‘White’ foods such as milk and fish are also recommended by nutritionists as they are usually rich in protein yet relatively low in fat.

Lily root: ‘Cold’ lily root can help nourish lungs, relieve coughing and sooth nerves.

White fungus: ‘Neutral’ white fungus can help promote fluids, nourish lungs, boost yin (cold) energy and the stomach. It is recommended to relieve coughing and constipation.

Other ‘white’ foods are almonds, ginseng, yam, Chinese cabbage and soybean milk

‘Red’ Foods:

‘Red’ foods, including carrots, hawthorn and tomatoes, are connected with fire.

Fire is also linked with summer, happiness, bitterness, the heart and small intestine.

Most ‘red’ foods or herbs are “warm.” Due to their close relation with the heart, red foods are believed to be capable of helping nourish blood, improve circulation, as well as reinforce yang (warm) energy. They are usually recommended for people with anaemia, palpitations, cold limbs, pale face and lack of strength.

Though most ‘red’ foods are “warm”, for example hawthorn, jujube, beef, cherry and saffron,  there are “cold” red foods like watermelon and red beans, which are highly recommended in summer.

Modern research shows that most red foods are rich in lycopene and tannin, both of which can protect cells and prevent inflammation. Their rich micro-elements such as iron can help reinforce blood and boost the immune system, just as TCM says.

Roselle [Hibiscus rosa sabdariffa**]: “Cold” roselle is widely used to dispel pathogenic heat, relieve thirst, coughing and high blood pressure in TCM. It is also an antioxidant that helps protect the heart, blood vessels and the liver, according to modern research.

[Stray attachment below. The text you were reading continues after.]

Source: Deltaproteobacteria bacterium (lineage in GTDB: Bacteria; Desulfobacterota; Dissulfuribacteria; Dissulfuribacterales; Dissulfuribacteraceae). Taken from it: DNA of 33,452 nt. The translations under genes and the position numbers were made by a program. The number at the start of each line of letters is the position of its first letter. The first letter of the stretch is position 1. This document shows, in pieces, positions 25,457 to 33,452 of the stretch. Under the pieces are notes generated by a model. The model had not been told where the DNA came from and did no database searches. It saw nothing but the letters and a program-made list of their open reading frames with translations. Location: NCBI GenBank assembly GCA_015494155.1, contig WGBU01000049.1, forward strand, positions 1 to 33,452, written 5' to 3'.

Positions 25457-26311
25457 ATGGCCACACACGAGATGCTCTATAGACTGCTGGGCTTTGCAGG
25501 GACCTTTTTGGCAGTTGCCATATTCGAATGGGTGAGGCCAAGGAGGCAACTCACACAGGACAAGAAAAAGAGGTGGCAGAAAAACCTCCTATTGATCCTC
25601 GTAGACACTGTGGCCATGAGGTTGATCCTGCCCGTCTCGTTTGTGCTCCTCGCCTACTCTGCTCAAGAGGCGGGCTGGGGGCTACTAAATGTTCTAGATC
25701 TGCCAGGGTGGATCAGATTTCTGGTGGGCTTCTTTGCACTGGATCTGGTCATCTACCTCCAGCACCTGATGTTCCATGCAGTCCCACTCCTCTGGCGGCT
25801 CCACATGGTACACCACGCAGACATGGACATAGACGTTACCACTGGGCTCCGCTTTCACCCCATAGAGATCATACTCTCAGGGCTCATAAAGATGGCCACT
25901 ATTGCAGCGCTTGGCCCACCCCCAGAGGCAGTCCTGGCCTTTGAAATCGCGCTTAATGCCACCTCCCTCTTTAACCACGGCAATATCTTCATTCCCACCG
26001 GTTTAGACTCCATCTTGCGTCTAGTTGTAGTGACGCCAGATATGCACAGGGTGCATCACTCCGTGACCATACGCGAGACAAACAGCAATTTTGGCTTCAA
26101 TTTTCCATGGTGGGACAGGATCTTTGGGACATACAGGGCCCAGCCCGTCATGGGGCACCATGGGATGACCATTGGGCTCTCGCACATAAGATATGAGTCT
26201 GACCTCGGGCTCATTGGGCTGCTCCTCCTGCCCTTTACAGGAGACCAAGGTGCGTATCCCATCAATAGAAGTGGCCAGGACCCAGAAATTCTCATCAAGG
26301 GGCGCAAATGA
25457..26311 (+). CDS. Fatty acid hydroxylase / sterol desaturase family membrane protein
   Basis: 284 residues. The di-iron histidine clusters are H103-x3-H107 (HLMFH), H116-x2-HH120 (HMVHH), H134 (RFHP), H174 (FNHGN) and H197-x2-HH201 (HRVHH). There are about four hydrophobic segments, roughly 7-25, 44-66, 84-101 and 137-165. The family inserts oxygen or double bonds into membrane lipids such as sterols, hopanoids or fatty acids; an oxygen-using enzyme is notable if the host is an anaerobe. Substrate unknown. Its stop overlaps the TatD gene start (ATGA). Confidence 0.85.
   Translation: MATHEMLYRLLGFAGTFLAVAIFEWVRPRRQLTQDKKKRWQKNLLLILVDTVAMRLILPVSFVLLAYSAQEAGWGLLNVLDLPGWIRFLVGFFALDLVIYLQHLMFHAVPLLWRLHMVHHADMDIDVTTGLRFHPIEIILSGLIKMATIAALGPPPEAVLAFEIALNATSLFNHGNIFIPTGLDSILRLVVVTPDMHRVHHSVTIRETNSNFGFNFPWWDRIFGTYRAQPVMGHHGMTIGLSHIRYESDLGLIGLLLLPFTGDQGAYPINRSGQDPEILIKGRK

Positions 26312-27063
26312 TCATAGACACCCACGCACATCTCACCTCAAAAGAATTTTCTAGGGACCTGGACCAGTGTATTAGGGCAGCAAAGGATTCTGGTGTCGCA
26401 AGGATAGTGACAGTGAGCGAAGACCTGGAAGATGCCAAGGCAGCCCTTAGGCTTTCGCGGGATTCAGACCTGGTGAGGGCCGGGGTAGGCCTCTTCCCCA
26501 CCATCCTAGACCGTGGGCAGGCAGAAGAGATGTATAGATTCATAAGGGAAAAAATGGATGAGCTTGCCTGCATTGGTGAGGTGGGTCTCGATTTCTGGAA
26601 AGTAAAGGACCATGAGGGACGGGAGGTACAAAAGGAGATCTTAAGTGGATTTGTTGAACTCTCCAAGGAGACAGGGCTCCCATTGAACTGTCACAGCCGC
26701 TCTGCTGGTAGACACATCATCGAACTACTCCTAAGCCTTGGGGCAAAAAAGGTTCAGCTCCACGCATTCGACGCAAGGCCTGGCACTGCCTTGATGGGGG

Hawthorn: “Warm” hawthorn can help boost circulation and improve digestion. It is recommended for those with indigestion, high blood fat and amenorrhea due to blood stasis.

Other ‘red’ foods are red beans, jujube, and red apple.

‘Green’ Foods:

‘Green’ foods including green vegetables and beans correspond with wood in the five elements.  Wood is also linked with spring, anger, sourness, as well as the liver and gallbladder.

Liver dispels toxins from the human body. Too much alcohol and rich protein can harm the liver and cause problems in spring.  There is a high relapse rate for liver ailments, especially chronic ones, in spring. Eating more green vegetables in the spring is highly recommended to protect the liver, improve eyesight and nourish blood. Greengage wine is popular among many Chinese in spring as it helps nourish the liver, promote fluids and establish a bigger appetite and better mood.

‘Green’ foods are usually rich in fibre, vitamins and chlorophyll according to modern research, which are all helpful in dispelling toxins from the body.

Spinach: “Cold” spinach can help reinforce the liver, nourish blood and dispel pathogenic heat.

Other ‘green’ foods are celery, garden chrysanthemum

(Shanghai Daily February 10, 2009)

[From http://www.china.org.cn/health/2009-02/10/content_17250976.htm.  For an extract, see NZCFS Nelson branch newsletter, Aug 2017]

** Roselle (Hibiscus rosa sabdariffa) (also known as Rosella, not to be confused with the Australian parakeet, Rosella!) is a very famous plant in Indonesia, and is also grown throughout Asia.

There are many benefits of Roselle, especially for herbal treatment. The plant’s flower pod, known as frambozen has been often used to make a framboze syrup. An infusion of roselle flower sheath is known as the herbal tea drink ‘Rosella’.

Roselle flower sheath has many  health purposes. Roselle contains citric acidmalic acid, anthocyanin (e.g. hibiscin), vitamin C, protein, and various flavonoids – the most interesting are flavonoids called gossypetin, hibiscetine and sabdaretine.  These antioxidants  are strong enough to be used against free radicals, which damage the human body.  [Information received from Dr Joan Campbell]